Textiles found at Timna Valley archaeological dig provide a colorful picture of a complex societyThis is a very exciting discovery in itself, but it also has an implication that is not taken up in the press release. An environment that preserved 3000-year-old seeds, leather, and fabric is also an environment that could preserve 3000-year-old scrolls and papyri. Such conditions are very rare: you have them in Egypt, the Dead Sea valley, and in very few other places. For example, we know there was a large scribal output on parchment (leather) in ancient Babylonia, but it is (so far) entirely lost due to the humid climate. Luckily, we do have many cuneiform tablets from Mesopotamia, since clay tablets survived readily in that environment, especially if they were fired, but much Aramaic literature on parchment was lost forever.
The ancient copper mines in Timna are located deep in Israel's Arava Valley and are believed by some to be the site of King Solomon's mines. The arid conditions of the mines have seen the remarkable preservation of 3,000-year-old organic materials, including seeds, leather and fabric, and other extremely rare artifacts that provide a unique window into the culture and practices of this period.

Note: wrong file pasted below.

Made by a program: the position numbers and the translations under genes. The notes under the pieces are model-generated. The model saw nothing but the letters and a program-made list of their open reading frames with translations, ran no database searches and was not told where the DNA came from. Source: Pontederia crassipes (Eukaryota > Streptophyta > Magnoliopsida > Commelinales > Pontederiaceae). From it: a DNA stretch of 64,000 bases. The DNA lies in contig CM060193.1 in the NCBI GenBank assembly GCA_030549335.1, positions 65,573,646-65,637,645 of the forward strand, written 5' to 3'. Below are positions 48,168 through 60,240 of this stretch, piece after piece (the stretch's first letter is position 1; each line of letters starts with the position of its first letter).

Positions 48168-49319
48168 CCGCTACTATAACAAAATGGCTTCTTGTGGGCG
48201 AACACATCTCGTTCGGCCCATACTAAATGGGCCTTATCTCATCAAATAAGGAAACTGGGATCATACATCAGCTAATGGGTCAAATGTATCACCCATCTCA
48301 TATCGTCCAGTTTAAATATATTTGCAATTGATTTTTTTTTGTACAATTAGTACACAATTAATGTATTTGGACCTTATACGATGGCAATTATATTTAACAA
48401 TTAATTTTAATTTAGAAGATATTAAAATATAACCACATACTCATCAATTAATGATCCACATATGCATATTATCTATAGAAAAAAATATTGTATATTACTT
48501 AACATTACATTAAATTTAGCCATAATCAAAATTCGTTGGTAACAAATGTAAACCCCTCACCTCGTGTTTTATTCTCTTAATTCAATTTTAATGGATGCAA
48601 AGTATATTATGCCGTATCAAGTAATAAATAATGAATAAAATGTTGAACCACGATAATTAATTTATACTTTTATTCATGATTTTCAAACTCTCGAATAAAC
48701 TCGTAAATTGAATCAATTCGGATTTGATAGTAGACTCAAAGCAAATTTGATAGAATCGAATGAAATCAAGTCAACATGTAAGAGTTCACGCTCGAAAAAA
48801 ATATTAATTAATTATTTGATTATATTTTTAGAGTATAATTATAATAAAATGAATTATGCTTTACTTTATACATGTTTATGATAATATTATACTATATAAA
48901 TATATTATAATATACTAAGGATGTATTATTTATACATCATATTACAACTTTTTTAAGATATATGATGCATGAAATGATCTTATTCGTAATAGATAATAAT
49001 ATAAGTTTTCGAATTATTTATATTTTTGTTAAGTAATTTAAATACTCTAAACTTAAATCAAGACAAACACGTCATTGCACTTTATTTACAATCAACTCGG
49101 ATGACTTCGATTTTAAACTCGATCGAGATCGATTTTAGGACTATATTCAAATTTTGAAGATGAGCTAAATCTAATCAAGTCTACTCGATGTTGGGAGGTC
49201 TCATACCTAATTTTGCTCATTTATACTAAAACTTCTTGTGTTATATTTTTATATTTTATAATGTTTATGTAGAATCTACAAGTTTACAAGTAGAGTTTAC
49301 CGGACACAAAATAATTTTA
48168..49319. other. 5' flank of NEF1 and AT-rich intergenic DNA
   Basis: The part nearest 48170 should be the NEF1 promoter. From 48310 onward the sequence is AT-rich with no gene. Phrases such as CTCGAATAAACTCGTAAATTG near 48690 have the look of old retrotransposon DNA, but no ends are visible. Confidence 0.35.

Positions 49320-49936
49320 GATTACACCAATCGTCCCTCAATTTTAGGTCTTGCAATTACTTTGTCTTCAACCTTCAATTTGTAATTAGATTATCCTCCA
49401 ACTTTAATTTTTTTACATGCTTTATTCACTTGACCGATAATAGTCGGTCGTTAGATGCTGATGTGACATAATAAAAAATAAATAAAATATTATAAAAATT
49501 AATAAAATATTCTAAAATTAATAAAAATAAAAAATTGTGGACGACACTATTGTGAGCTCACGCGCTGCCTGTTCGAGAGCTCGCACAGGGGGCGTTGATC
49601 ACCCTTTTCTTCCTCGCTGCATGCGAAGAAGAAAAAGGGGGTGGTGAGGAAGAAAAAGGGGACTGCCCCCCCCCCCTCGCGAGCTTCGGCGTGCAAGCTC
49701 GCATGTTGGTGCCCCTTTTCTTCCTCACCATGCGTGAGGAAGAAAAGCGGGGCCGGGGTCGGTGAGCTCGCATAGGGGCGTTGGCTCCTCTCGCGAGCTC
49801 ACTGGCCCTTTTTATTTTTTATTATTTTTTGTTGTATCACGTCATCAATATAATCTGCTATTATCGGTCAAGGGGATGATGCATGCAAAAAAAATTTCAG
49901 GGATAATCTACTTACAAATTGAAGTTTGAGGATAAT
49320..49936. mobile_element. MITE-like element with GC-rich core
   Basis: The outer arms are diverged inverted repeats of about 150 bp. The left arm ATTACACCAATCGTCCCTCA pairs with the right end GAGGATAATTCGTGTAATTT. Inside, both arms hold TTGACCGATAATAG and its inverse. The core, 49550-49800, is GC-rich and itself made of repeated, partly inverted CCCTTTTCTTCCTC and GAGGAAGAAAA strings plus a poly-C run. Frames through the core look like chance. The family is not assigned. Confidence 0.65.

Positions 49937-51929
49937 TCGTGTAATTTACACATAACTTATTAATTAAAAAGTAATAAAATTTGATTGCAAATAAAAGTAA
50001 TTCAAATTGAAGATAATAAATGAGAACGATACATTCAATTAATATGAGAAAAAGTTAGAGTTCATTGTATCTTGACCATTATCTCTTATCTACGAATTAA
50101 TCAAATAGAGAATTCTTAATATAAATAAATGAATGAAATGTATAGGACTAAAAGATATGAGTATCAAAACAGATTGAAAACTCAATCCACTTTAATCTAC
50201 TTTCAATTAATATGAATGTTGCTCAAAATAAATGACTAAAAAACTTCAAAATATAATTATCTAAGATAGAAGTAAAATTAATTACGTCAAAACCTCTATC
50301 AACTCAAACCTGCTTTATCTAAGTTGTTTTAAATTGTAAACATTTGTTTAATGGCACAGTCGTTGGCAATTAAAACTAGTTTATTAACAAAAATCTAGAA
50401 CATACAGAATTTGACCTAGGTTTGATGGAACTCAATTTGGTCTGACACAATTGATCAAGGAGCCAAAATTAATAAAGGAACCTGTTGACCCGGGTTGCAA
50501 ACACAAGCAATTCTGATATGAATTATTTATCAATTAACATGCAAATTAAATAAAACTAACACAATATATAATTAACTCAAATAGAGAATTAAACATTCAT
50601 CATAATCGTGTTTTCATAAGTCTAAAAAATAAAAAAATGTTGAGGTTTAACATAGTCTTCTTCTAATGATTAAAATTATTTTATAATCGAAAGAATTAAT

A Timna excavation team from Tel Aviv University led by Dr. Erez Ben-Yosef has uncovered an extensive fabric collection of diverse color, design and origin. This is the first discovery of textiles dating from the era of David and Solomon, and sheds new light on the historical fashions of the Holy Land. The textiles also offer insight into the complex society of the early Edomites, the semi-nomadic people believed to have operated the mines at Timna.
The tiny pieces of fabric, some only 5 x 5 centimeters in size, vary in color, weaving technique and ornamentation. "Some of these fabrics resemble textiles only known from the Roman era," said Dr. Orit Shamir, a senior researcher at the Israel Antiquities Authority, who led the study of the fabrics themselves.
"No textiles have ever been found at excavation sites like Jerusalem, Megiddo and Hazor, so this provides a unique window into an entire aspect of life from which we've never had physical evidence before," Dr. Ben-Yosef said. "We found fragments of textiles that originated from bags, clothing, tents, ropes and cords.
"The wide variety of fabrics also provides new and important information about the Edomites, who, according to the Bible, warred with the Kingdom of Israel. We found simply woven, elaborately decorated fabrics worn by the upper echelon of their stratified society. Luxury grade fabric adorned the highly skilled, highly respected craftsmen managing the copper furnaces. They were responsible for smelting the copper, which was a very complicated process."
It is now established that Timna is an environment in which scrolls could have survived from even as far back as the tenth century BCE, so if we are really lucky, maybe we can recover some of that elusive Iron Age II Edomite literature from there.